Pipeline flow of coarse particle slurries
Gillies, Randall Gordon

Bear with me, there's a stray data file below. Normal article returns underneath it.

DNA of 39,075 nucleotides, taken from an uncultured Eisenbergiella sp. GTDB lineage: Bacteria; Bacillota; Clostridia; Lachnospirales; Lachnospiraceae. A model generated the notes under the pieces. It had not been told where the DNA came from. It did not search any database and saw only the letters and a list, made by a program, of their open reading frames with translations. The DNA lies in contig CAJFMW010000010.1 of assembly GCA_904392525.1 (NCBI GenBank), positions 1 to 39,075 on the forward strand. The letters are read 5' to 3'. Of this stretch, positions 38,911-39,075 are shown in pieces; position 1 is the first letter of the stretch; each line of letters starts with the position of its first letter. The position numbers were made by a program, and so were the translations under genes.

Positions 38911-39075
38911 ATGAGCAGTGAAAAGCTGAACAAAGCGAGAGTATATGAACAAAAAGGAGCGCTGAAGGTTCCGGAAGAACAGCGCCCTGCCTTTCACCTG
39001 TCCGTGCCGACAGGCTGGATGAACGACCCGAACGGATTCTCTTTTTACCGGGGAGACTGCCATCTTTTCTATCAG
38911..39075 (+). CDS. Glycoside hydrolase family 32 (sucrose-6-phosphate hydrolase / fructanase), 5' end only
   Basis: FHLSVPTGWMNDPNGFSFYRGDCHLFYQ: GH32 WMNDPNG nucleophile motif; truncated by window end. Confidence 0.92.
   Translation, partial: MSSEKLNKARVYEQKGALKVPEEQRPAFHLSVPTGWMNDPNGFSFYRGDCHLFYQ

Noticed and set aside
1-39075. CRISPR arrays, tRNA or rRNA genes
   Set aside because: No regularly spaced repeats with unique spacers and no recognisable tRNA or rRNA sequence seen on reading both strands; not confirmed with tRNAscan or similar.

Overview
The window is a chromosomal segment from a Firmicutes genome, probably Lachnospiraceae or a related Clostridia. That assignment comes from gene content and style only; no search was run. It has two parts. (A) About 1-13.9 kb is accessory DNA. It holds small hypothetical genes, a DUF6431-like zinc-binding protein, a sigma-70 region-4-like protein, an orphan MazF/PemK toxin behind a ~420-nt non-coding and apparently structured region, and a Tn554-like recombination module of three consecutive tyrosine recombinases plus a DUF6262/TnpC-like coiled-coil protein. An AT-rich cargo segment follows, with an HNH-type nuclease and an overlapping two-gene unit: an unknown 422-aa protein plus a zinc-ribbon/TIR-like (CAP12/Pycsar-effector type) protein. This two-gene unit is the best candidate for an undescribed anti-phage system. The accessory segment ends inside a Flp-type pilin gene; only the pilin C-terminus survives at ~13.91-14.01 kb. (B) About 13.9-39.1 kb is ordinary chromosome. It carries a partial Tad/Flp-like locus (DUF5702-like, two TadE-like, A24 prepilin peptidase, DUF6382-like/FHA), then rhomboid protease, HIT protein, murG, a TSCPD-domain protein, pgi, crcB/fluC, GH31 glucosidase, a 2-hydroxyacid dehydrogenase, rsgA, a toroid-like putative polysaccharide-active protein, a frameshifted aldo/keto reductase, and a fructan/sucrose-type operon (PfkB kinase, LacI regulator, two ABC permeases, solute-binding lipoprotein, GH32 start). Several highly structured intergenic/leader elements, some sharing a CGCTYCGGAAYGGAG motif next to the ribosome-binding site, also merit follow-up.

The horizontal pipeline flow of coarse-particle slurries has been examined. The study includes an evaluation of previous work, an experimental investigation and a presentation of improved modelling techniques for determining pipeline design parameters. The experimental investigation was carried out to obtain an improved database for modelling the flow of coarse-particle slurries. Tests were conducted using sand slurries and coal slurries in pipes of industrial scale. Frictional headlosses, delivered solids concentrations, concentration distributions and velocity distributions were measured as functions of in situ solids concentration and mean velocity. Solids deposition velocities were determined visually using transparent pipe sections. The experimental results were used to develop an improved two layer model for estimating frictional headlosses, a force balance model for concentration distributions and a method for predicting deposition velocities. The fraction of contact load, which contributes sliding friction at the pipe wall, was found to be primarily dependent on the ratio of the mean flow velocity to the settling velocity of the mass median coarse (+0.074 mm) particle size. The models contain empirical correlations which incorporate a wide range of experimental conditions but are restricted to mixtures containing less than 35% coarse particles by volume. The correlations were tested using carrier fluids which were essentially Newtonian with viscosities less than 4 mPa.s.